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Hotspots Near You

117. Red Rocks Park, Morrison, Colorado

This concert venue and park in metro Denver is a great spot to find Peregrine and Prairie Falcons, American Dipper, Bullock’s Oriole, Say’s Phoebe, and Golden Eagle.

I have fond memories of great concerts at Red Rocks Park. Its natural amphitheatre formed by spectacular sandstone formations is probably unique in all the world. Musicians of all stripes, from Willie Nelson, Jimi Hendrix, and Stevie Nicks to opera stars and U2 have performed on this acoustically perfect, amazing stage.

But for birders, Red Rocks is much more. The park sits in a transition zone where the Great Plains meet the Rocky Mountains. Plants, animals, and especially birds of both regions occur here.

Expect to see scrub-jays, magpies, Black-capped and Mountain Chickadees, Prairie Falcons, White-breasted Nuthatches, Spotted Towhees, and many more species. Peregrine Falcons nesting high in the rocks are thrilling to see, while at the park’s eastern boundary, in season along the drainage, American Dippers bob on the rocks or Bullock’s Orioles weave their hanging nests in the boughs of the cottonwood trees.

To me, Red Rocks offers the chance to get away from the crowds and admire the scenery. As I linger, the cascading notes of a Canyon Wren’s song echo among the rocks, and I am enchanted by a tiny bird with a voice that rivals the greatest singers on the amphitheatre stage. — Doris Cruze

Doris Cruze is past president of the Audubon Society of Greater Denver. She also wrote about Bear Creek Regional Park, Colorado Springs, Colorado, Hotspot Near You No. 140.

117. Red Rocks Park, Morrison, Colorado


Red Rocks Park is a famous concert venue and natural area located just west of Denver. From east- or westbound I-70, take exit 259 and head south on Hwy. 26. Drive about two miles to the park entrance at Red Rocks Park Rd. From South Denver, take Hwy. 470, exit at Hwy. 8, turn left, continue onto Hwy. 74, and follow the signs to the park entrance.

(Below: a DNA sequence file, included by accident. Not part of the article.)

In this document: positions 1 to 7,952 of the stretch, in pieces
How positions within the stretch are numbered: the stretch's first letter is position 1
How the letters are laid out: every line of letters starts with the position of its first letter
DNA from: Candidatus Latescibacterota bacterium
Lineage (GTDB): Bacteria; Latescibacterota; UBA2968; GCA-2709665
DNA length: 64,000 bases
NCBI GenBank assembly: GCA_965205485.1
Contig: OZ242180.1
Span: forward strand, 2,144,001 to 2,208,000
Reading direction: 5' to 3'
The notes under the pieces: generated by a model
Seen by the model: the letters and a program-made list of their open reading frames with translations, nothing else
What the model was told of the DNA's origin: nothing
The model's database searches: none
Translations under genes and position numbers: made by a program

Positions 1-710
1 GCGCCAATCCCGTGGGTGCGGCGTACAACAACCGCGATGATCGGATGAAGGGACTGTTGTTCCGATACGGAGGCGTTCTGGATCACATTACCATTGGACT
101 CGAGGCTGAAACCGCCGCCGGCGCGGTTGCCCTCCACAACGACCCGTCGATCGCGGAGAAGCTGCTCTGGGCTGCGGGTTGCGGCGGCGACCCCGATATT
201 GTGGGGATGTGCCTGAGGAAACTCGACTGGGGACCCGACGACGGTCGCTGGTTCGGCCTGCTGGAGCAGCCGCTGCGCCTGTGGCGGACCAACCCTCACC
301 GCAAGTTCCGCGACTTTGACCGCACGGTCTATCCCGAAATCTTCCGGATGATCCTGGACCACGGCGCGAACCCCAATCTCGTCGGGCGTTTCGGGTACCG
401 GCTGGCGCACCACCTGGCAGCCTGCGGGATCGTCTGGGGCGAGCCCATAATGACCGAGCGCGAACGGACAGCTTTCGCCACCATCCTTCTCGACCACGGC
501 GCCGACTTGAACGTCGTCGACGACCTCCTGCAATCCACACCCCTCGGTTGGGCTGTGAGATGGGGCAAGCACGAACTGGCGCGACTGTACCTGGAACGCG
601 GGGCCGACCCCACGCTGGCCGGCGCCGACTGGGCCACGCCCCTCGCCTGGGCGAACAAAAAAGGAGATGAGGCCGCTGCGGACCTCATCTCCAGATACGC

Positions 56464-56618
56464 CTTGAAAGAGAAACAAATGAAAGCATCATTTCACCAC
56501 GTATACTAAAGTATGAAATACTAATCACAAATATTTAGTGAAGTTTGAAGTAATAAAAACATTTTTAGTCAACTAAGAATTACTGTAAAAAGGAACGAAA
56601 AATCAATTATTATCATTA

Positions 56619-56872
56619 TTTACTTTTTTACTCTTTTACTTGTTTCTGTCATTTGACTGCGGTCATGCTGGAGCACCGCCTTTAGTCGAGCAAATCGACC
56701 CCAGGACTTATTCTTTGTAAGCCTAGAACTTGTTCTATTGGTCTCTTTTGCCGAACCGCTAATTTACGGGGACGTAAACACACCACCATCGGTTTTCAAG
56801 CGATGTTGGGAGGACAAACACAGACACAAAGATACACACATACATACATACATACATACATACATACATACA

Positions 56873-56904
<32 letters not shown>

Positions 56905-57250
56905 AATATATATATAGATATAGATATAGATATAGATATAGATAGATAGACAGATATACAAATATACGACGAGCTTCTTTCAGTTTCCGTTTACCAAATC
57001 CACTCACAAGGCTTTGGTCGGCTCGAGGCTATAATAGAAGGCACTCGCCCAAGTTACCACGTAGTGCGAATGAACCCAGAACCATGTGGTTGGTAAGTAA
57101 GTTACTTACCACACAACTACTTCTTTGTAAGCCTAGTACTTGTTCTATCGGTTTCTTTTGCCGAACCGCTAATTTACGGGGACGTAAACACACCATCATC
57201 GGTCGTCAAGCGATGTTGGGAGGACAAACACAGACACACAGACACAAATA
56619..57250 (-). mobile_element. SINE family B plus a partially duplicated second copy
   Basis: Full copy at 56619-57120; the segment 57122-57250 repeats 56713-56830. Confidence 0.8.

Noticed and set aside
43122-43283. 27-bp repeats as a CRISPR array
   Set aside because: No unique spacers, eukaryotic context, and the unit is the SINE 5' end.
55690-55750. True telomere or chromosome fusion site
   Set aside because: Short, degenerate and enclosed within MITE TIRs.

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At a Glance

Click on the coordinates below to view location:
39°39’49.59″N 105°12’10.46″W


Woodlands and scrubby thickets, riparian area, open foothills, meadows, sandstone formations.


Paved roads, dirt trails, some with steep sections.


More than 200 species. Summer: Peregrine Falcon, Broad-tailed, Calliope, and Rufous Hummingbirds, Violet-green Swallow, White-throated Swift, Lazuli and Indigo Buntings, Yellow-breasted Chat, Yellow Warbler, Western Kingbird, and Say’s Phoebe. Winter: Townsend’s Solitaire, Northern Shrike, White- and Golden-crowned Sparrows, Gray-crowned Rosy-Finch, juncos. Year-round: Scrub-jays, Mountain and Black-capped Chickadees, Spotted Towhee, Golden Eagle, Prairie Falcon, Canyon Wren. Migrant raptors follow thermals along foothills.

When to go

Year-round. Spring and fall have more variety with migrants adding to the mix.


Visitor Center has restrooms and water fountains. The Ship Rock Grille features a full menu. Feeders at the nearby Welcome Center and Trading Post attract birds in abundance. Guided tours of the geological and musical history are offered daily from June 1 to October 1.


City park. Open 5 a.m.-11 p.m. every day. Entrance is free, as is parking and visits to the trails. Trails close one half hour after sunset. Access may be limited on days when concerts or other events are scheduled.


Early morning or late afternoon hikes produce the most sightings. Bring water and a hat and dress in layers for changing weather conditions. Winter weather can change quickly, with warm days and chilly nights. The altitude (6,450 feet) can be challenging for some visitors.

For more info

Red Rocks Park, (720) 865-2494
Audubon Society of Greater Denver, (303) 973-9530

Sites nearby

Matthews/Winters Park
Located just north of Red Rocks off Hwy. 26. Offers 2,257 acres with 8.5 miles of trails, picnic facilities, and scenic views. Golden Eagle, Lesser Goldfinch, Brewer’s Blackbird.

Bear Creek Lake Park
East of Red Rocks Park on Morrison Rd. More than 220 species, including pelicans, egrets, night-herons, and White-faced Ibis (occasional).

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